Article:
“Who TF Did I Marry?!?” Is the Pinnacle of Western Oral Culture

Unpacking TikTok’s eight-hour-long epic tale

I don’t have a TikTok account. I don’t think anyone should have a TikTok account. But I think everyone should watch “Who TF Did I Marry?!?,” a cathartic TikTok monologue in 50 parts from overnight internet icon Reesa Teesa.

The series, which recaps Reesa’s downward-spiraling romance with a pathological liar, has garnered more than 500 million views to date. The New York Times called it “the first blockbuster of TikTok’s middle-aged era.”

Global consumer brands like Tinder, Adidas, and Microsoft have chimed in with comments and offers. By now, the teams of Netflix, HBO, and Amazon are probably fighting over the film rights.


The saga begins in Atlanta in 2020, when Reesa meets her future partner “Legion” (a name that seems to reference the biblical demon). Accelerated by the pressures of the COVID-19 pandemic, Reesa and Legion’s relationship leads to a rash and messy marriage arrangement.

After months of lies ranging from deceased relatives to fake mortgage preapprovals, the union begins to crack. The staggering depth of Legion’s deceit comes to light—and is narrated in chronological order, with the familiarity of a FaceTime heart-to-heart.

It all makes for an unsettling comedy full of sharp one-liners (This man gaslit me like I was Georgia Natural Gas) and dizzying twists and turns (A twin? Who is the twin?!). It’s a car-crash of a story that’s impossible to turn away from.

In an era dominated by bite-sized dopamine rushes, when the transient and the trivial often overshadow the substantial, Reesa’s eight-hour saga of red flags is the biggest green flag for storytelling.

Oral Tradition Is Alive and Kicking

Before the advent of the Gutenberg press, our stories came to life in the voices of roving bards. These traveling chroniclers recited tales (a-la Homer’s Iliad) from memory and laid the foundational myths of Western civilization.

Around the 15th century, with the beginning of widespread literacy, communal firesides were replaced by candlelit reading chairs. A dynamic, participatory oral culture gave way to the solitary consumption of written texts.

However, our oral lore never really vanished. Rather, it simmered beneath the surface of a text-focused world, shining through in something as simple as your grandma’s bedtime stories—or even in the public forum, in fringe commentary podcasts like Red Scare and mass TV products like The Wendy Williams Show.

Yet, “Who TF Did I Marry?!?” emerges in a category of its own. It’s an eight-hour anecdote that feels both decisively timeless and urgently modern. What’s most remarkable is that the whole thing is narrated; this story exists entirely in its recounting by a single voice.

Oversimplification Is So Two-Thousand-and-Late

In a world where everyone’s permanently offended, does anyone want to dwell in the gray areas of truth? They better, Reesa Teesa insists.

Her account disregards the antics of clickbait-driven cancel culture. She gives us the extended cut and doesn’t try to cast herself in a flattering light. She mocks her own gullibility and doesn’t reduce Legion to a bad-guy cliché. It's a refreshing departure from the binary narratives that often dominate our screens.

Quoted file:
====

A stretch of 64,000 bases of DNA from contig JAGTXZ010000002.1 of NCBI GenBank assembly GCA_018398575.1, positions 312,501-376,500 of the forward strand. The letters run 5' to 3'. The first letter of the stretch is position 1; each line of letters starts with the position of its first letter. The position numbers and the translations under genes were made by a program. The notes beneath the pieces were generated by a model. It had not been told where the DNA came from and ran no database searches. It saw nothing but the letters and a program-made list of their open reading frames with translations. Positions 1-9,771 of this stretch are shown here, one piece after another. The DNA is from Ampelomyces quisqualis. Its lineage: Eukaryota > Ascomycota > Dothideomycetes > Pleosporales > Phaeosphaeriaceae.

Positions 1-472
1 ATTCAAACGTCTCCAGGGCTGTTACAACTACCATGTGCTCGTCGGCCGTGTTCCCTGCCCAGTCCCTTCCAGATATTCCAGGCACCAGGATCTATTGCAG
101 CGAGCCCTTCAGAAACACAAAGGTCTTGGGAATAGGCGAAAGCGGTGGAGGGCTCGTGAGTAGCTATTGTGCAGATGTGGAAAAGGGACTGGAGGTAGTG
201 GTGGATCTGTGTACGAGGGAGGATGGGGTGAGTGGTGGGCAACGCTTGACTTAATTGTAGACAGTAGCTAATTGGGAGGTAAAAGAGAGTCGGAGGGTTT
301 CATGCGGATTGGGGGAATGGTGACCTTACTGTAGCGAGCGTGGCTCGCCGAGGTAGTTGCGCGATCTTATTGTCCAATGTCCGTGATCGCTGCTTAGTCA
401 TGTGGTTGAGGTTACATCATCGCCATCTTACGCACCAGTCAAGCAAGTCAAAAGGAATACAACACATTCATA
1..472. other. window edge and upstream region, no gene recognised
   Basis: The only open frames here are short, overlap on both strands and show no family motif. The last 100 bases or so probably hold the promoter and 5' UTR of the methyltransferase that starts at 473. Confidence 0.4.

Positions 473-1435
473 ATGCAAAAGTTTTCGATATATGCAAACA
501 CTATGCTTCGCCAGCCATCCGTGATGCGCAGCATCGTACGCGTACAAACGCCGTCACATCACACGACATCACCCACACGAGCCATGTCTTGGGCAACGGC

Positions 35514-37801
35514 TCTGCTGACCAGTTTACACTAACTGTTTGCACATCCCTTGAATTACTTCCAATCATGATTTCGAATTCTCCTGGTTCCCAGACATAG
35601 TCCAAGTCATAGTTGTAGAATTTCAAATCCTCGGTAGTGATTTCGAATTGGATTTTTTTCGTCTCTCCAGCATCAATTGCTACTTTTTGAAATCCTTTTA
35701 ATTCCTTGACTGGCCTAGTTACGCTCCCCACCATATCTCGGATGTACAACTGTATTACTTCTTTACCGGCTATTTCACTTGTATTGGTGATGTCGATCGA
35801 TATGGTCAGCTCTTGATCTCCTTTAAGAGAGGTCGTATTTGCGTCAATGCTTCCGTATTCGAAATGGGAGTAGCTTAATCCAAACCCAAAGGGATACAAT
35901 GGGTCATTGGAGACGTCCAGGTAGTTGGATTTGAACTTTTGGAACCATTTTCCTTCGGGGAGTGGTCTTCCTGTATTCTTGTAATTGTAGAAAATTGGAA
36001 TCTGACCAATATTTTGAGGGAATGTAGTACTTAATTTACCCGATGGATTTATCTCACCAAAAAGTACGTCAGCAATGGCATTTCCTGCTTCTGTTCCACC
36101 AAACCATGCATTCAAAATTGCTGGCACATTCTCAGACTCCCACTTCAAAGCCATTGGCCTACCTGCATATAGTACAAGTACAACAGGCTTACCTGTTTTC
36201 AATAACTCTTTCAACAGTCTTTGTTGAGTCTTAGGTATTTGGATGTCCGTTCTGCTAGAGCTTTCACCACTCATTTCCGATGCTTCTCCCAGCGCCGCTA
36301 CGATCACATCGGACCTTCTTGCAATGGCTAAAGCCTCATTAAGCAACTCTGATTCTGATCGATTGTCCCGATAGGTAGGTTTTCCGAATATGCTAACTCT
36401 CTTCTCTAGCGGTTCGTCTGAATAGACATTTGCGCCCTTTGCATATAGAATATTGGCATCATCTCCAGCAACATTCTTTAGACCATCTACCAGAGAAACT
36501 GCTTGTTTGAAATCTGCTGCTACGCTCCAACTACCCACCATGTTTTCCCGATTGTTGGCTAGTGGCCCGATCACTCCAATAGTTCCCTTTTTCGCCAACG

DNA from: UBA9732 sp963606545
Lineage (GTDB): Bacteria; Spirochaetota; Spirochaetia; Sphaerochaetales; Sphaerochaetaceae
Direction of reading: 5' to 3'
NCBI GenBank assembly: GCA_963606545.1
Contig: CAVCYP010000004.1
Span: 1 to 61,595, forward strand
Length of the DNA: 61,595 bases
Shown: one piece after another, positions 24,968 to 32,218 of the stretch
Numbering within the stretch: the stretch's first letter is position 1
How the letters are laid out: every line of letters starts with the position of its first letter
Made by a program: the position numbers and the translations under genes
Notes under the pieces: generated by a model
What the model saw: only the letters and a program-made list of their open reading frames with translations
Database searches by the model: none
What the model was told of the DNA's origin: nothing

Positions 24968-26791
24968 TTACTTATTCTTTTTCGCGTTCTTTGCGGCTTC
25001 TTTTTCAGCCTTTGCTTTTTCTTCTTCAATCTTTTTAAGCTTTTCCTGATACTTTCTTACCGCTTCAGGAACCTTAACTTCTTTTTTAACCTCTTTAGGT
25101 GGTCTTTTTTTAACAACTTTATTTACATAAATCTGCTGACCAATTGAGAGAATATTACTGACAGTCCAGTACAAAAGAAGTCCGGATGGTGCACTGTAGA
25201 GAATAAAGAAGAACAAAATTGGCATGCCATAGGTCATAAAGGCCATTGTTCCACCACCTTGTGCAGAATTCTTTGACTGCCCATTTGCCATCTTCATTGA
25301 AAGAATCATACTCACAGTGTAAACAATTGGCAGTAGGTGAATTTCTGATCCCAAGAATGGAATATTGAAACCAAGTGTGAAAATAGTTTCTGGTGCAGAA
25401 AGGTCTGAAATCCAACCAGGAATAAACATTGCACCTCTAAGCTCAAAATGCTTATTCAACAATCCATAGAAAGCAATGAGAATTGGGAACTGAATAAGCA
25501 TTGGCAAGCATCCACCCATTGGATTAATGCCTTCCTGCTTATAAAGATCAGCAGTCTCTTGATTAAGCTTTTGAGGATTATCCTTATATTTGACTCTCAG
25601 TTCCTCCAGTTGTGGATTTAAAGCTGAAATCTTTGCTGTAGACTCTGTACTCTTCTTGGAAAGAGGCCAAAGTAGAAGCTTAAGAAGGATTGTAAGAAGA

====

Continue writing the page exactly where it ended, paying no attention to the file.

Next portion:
Against the backdrop of the internet’s algorithmic obsession with instant gratification, “Who TF Did I Marry?!?” is a clarion call for depth. It shows that the human appetite for complex, nuanced, unprocessed storytelling—the kind that takes hours, not seconds—is as voracious as ever.

The details are boring and unnecessary in all the right ways. Reesa is not capitalizing on sensitivity, but merely recounting the very real events of her marriage. The series establishes a level of candidness the blue-checkmark “influencers” could never dream of.

Digital Campfire Is As Bright As Ever

“Genre doesn’t sell anymore,” I overheard a film critic complain at Berlinale a few weeks ago. “Who TF Did I Marry?!?”—not a film but an independent cinematographic document in its own right—provides very clear proof. Reesa’a video diary reaches far beyond its category, echoing several media sensations of recent years.

You might remember how back in 2017 Kristen Roupenian took the internet by storm with her essay, Cat Person, describing the realities of modern dating. The text was praised for its raw authenticity; it ended up being The New Yorker’s most downloaded publication of that year. In 2019, on a different plane of pop culture, Brittany Broski a.k.a. Kombucha Girl turned her viral TikTok moment, a sip and a grimace, into an extremely successful creator career, demonstrating just how far “relatability” can take you.

Then, in 2021, A’Ziah “Zola” King’s stripper saga, told in a thread of 148 tweets, became a feature film. A year later, Anna Delvey Sorokin rose to fame after her real-life story of social climbing, which read like a playbook from The Great Gatsby reimagined for the Instagram age, was made into a Netflix series.

Enter Reesa Teesa, whose zeitgeist-friendly tale might just eclipse them all. In many ways, Reesa doesn’t obey the rules of our curated realities; instead, she amuses us to the point where the rulebook goes out the window.

It’s exactly these kinds of stories that truly remind us of who we are, who we’ve been, and who we might become. Reesa Teesa is our modern-day yarn spinner who allows us to sit back—and reclaim the power of simply listening.

Dima Samarin

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